Two years after that, the first beer to be called Samuel Adams Utopias was released in 2002. Actually, that first Utopias was officially called Utopias MMII, a nod to its lineage with Millennium Ale, but subsequent editions abandoned that practice.

The name Utopias also has its own history. The word is Greek in its origin, a made-up word created by Sir Thomas More for the title of his work of political satire, Utopia, which was published in 1516. The word generally means a perfect society, but its literal meaning is quite different, and can be translated as “nowhere.” But since there was a wine using just Utopia, he added the “s” to make it their own. Since they were creating a beer that didn’t have an easy home in the traditionally narrow spectrum of beer, calling it Utopias was a sly reminder that it fit nowhere.

The first edition of Utopias had an alcohol-by-volume of 21%, but subsequent editions have been slowly increasing, with the second one at 25% and reaching its peak at 28% in the early 2010s.

After the initial release in 2002, the second edition of Utopias was released in 2003. Since then, a new edition has been released every two years, with the exception of 2012, when a separate release happened that year to celebrate the tenth anniversary of Utopias.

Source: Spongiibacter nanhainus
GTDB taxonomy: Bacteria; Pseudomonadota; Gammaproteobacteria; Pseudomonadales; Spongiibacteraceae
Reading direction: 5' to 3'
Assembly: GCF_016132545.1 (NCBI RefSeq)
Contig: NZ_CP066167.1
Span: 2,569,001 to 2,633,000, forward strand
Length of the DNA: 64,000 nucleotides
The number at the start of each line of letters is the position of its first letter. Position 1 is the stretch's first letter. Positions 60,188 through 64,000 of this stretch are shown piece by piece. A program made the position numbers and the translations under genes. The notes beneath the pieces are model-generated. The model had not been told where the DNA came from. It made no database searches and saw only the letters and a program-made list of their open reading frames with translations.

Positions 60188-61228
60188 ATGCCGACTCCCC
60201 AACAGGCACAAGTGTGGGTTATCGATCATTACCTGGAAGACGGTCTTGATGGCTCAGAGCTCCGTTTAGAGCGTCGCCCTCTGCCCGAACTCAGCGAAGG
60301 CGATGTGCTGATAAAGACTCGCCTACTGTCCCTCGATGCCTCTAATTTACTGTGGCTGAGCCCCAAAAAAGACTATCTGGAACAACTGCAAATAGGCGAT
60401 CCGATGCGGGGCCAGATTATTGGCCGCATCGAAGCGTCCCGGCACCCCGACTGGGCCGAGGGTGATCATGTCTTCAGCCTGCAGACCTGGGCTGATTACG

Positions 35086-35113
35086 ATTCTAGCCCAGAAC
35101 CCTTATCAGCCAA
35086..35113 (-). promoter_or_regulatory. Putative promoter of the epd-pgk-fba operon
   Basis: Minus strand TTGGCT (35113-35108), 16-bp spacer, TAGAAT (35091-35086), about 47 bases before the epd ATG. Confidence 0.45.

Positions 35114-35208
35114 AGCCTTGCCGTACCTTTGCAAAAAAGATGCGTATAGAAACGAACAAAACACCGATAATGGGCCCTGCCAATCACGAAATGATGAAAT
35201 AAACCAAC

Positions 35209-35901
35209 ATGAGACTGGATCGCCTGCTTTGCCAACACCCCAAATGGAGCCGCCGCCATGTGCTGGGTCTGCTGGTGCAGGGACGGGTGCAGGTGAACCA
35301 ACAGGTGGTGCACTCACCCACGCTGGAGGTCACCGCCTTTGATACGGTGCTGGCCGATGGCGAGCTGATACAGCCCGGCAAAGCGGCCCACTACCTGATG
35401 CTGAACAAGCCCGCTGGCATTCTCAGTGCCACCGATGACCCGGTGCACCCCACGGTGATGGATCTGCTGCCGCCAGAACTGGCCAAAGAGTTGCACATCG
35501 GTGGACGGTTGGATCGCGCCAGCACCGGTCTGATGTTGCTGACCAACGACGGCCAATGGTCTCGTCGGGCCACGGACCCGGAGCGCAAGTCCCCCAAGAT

Beginning in 2005, they began using Buffalo Trace Bourbon barrels to age every bit of Utopias at the beginning of the process, and that’s continued for each batch since then. The process has evolved over the years as they’ve perfected the best way to get the flavors and aromas out of the beer that they find most desirable, but the basics have remained unchanged.

First, they brew a base beer specifically as a Utopias starter. It doesn’t really hue to any style of beer, but brewer Eryn Bottens, who’s managed the barrel program for the past six years, likens it to the biggest Scotch Ale you could imagine, although its only real purpose is to be aged to create Utopias. After fermentation, using champagne yeast that’s been self-selecting for over 25 years is finished, they’re aged in Buffalo Trace barrels, which now are hand-selected by a team that includes the rickhouse master from the distillery so that the barrels that will yield the best flavors are used for aging the beer. Usually, older barrels are selected since there’s less green wood and more of the old scotch or the old bourbon notes. The initial brew stays in the bourbon barrels for one to two years.